A Louisiana man, suspected of killing a pizza delivery driver in March, could be released from jail soon because he has not been indicted within the required 120 days.
Court records, obtained by The Times-Picayune, show that Orleans Parish Magistrate Commissioner Jonathan Friedman ordered the release of 24-year-old Michael Portis Thursday.
Portis, however, remains in jail, held on detainer from the U.S. Marshals Service, alleging that he violated his parole on a 2012 federal weapons charge.
That may soon be thrown out, The Times-Picayune reports.
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Police arrested Portis April 1 on suspicion that he he murdered 36-year-old Michael Price.
Price, a husband and father of three, was working as a Domino’s pizza delivery driver on March 24 when he was found shot to death in his car around 1 a.m. in the Lower 9th Ward of New Orleans. Because his wallet was missing police suspected robbery as the motive for the shooting, according to The Times-Picayune.
Police Superintendent Michael Harrison said at the time of Portis’ arrest that tips, called into a Crimestoppers hotline, led police to Portis’ home where he was arrested without incident.
“Portis will be charged with first degree murder and we will continue to build our case to bring absolute justice to Mister Michael Price and his family,” Harrison was quoted as saying by WDSU News.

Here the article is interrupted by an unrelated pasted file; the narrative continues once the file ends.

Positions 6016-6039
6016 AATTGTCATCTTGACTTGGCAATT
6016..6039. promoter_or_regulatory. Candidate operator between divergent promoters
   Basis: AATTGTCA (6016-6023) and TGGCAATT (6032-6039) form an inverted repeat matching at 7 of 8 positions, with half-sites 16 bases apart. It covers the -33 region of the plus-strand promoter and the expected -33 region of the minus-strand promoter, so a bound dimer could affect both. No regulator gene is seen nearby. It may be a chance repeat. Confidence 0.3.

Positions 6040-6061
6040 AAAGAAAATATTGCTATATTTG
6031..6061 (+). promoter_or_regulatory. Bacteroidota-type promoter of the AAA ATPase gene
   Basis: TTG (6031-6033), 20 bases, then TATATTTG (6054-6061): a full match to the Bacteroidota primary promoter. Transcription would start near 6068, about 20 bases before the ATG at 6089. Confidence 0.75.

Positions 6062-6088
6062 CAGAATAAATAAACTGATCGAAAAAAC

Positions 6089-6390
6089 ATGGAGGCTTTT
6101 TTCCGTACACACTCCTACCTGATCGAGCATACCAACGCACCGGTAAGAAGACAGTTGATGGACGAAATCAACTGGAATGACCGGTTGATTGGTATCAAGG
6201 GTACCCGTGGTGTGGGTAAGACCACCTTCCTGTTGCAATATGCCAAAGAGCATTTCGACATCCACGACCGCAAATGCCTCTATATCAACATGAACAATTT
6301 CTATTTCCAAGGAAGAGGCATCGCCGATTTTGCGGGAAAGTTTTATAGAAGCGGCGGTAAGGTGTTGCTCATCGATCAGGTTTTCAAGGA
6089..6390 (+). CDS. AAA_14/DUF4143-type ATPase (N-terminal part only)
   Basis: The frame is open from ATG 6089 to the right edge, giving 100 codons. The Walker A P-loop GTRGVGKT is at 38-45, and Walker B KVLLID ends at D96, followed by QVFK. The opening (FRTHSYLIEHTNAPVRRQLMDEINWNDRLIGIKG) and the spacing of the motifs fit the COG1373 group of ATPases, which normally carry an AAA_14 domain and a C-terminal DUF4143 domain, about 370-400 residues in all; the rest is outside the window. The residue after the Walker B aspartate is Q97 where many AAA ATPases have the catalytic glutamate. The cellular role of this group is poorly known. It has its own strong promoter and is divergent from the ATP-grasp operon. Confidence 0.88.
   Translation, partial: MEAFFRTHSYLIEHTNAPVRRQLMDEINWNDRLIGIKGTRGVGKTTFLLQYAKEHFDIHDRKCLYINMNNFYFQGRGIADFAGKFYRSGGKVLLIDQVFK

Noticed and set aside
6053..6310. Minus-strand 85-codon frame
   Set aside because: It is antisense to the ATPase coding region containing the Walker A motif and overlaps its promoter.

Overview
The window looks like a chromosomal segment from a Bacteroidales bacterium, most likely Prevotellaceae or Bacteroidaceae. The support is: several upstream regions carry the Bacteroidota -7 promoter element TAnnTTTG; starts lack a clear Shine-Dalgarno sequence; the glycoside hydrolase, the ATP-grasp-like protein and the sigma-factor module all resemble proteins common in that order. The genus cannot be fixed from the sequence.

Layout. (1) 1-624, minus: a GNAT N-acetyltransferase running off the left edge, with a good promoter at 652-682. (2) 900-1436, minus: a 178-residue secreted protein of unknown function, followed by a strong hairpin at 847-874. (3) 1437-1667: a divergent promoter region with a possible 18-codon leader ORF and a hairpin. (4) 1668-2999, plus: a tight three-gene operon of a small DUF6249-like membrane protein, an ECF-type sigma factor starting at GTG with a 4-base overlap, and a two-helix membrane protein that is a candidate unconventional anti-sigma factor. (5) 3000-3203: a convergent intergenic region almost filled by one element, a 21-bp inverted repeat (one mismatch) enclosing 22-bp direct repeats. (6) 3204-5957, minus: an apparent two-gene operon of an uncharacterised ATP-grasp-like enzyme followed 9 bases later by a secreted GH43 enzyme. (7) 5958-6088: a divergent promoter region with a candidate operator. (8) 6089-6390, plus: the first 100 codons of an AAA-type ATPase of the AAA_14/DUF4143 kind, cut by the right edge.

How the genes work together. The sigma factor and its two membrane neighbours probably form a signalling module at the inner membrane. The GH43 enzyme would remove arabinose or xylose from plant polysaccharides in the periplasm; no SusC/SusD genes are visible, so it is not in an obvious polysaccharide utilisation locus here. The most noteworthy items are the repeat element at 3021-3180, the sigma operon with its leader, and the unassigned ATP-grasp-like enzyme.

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That case has apparently never been built.
Authorities did obtain a search warrant for Portis’ home, but Harrison declined to disclose what might have been found, according to The Times-Picayune.
Portis has now spent more than four months in jail, held without bond, and has not been indicted.
Orleans Parish District Attorney Leon Cannizzaro told The Times-Picayune the situation is frustrating.
“We have certainly been discussing this case extensively for the last few weeks,” he said. “Unfortunately, we are not in a position right now, based upon the information and evidence that we have, to present this to a grand jury for purposes of indictment. I'm hoping that's going to change in the next few weeks. But at this time, out of a sense of fairness, we cannot present what we have to the grand jury and ask for an indictment.”
Because he has not been indicted, Portis has not entered a plea in the case.
Cannizzaro said the federal parole violation could buy him some time to build a presentable case, but, as the parole hold is linked to the Price case, he doesn’t suspect it will offer him much.
“[Releasing Portis] is a discretionary call with the judge and the federal probation officer,” the prosecutor added. “I am hopeful we'll have at least a week to 10 days within which to try to make some decisions.”
Should he be released, Portis could still be charged in the Price case at a later date as there is no statute of limitations in a murder case.